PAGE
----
By Denise Richardson Staff Writer
The Daily Star
---- — About 60 students at Worcester and Schenevus central schools have gone beyond classroom reading assignments and delved into books to compete in the second year of the Battle of the Books.
Fifteen teams will compete this and next weekend to test their knowledge of characters, facts and authors associated with fiction and nonfiction books, organizer Donna Jo Cody, Worcester Free Library director, said Tuesday.
Students compete on teams of four, she said, and reading began in September. Books were available at the schools and in the library, Cody said, and her recommendation was that students read at least 10 of the 20 books selected for their level.
From 10 a.m. to 1 p.m. Saturday at Schenevus Central School, sixth- through eighth-graders will test their knowledge of 20 books chosen by Cody. From 10 a.m. to noon April 5, teams of third- through fifth-grade pupils will compete at Worcester Central School.
Cody said she started the program in the fall of 2012 and was pleased that participation has grown from six teams competing last spring. Also, the program in the 2012-13 academic year was for third- through fifth-graders, she said, and some of the fifth-graders expressed interest in continuing the challenge, which led to formation of a middle school level this academic year.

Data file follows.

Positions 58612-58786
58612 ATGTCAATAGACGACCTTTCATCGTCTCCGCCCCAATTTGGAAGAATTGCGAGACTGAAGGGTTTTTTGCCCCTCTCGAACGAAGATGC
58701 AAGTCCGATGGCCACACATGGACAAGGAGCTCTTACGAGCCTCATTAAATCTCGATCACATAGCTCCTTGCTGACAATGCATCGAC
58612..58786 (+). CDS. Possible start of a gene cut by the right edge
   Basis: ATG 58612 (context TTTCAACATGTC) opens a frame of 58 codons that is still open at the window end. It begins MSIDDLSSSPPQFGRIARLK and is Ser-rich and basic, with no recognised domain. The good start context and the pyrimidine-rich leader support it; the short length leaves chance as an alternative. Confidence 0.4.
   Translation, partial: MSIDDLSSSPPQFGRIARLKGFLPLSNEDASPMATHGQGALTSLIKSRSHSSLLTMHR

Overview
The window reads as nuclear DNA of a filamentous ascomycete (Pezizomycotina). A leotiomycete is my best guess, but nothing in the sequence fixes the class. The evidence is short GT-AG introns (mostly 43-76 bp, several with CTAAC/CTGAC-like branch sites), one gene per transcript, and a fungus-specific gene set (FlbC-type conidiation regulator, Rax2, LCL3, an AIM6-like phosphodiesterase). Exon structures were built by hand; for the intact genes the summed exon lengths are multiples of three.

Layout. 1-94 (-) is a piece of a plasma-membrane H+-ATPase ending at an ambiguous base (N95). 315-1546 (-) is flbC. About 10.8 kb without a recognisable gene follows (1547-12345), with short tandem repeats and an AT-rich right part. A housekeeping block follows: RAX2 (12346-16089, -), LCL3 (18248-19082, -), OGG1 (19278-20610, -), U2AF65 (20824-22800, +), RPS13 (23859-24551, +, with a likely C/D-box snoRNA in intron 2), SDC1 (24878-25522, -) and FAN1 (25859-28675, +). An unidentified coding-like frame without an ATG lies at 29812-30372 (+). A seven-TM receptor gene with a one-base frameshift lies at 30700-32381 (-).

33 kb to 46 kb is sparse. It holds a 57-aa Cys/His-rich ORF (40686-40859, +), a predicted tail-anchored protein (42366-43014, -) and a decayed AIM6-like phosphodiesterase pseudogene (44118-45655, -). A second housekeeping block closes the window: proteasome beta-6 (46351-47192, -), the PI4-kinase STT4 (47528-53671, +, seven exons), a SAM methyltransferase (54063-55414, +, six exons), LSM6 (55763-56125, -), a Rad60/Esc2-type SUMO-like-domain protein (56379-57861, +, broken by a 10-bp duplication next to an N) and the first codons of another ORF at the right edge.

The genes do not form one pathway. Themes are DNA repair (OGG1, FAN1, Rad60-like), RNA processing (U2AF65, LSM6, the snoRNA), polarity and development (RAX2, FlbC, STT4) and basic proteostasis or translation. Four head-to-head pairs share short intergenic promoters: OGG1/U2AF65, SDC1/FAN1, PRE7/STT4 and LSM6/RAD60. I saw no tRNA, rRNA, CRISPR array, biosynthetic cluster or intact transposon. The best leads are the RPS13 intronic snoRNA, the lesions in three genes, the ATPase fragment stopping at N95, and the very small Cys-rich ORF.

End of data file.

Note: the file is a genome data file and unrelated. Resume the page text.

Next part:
“It’s a really great program,” Cody said. By participating, students are introduced to books outside the classroom, she said, and they learn to discuss the books’ characters and topics and also learn how to cooperate with team members.
Meanwhile, Cody has found sponsors for the event and prizes, and she and other community members have been preparing questions for the students and volunteering to help with the competitions.
Cody said this year Friends of the Library, Walmart and other area businesses have provided financial support for books and prizes.
Cody said books for middle school students included “The Hunger Games” by Suzanne Collins and “Bomb: The Race to Build — and Steal — the World’s Most Dangerous Weapon” by Steve Sheinkin.
For third- through fifth-graders, selections included “Same Sun Here” by Silas House and Neela Vaswani and “Chasing Vermeer” by Blue Balliett, she said.
Coleen Lewis, principal at Schenevus Central School, said she has been coaching an elementary team called Endless Readers. To participate, students have to demonstrate commitment to read and to meet once a week, she said, and they learn about competitions and how to answer questions.
Cody said some anecdotal benefits of Battle of the Books have included parent comments that children are more interested in reading and families spend more time together reading.
Kieran Jennings, 12, a sixth-grader, said likes the program because he enjoys reading and was looking for a challenge. Books present a range of experiences and information, he said, and another benefit is that his reading has improved.
Jennings said he looks forward to the competition with his team, which is called the Library Rats.
“It’s actually going to be fun,” he said.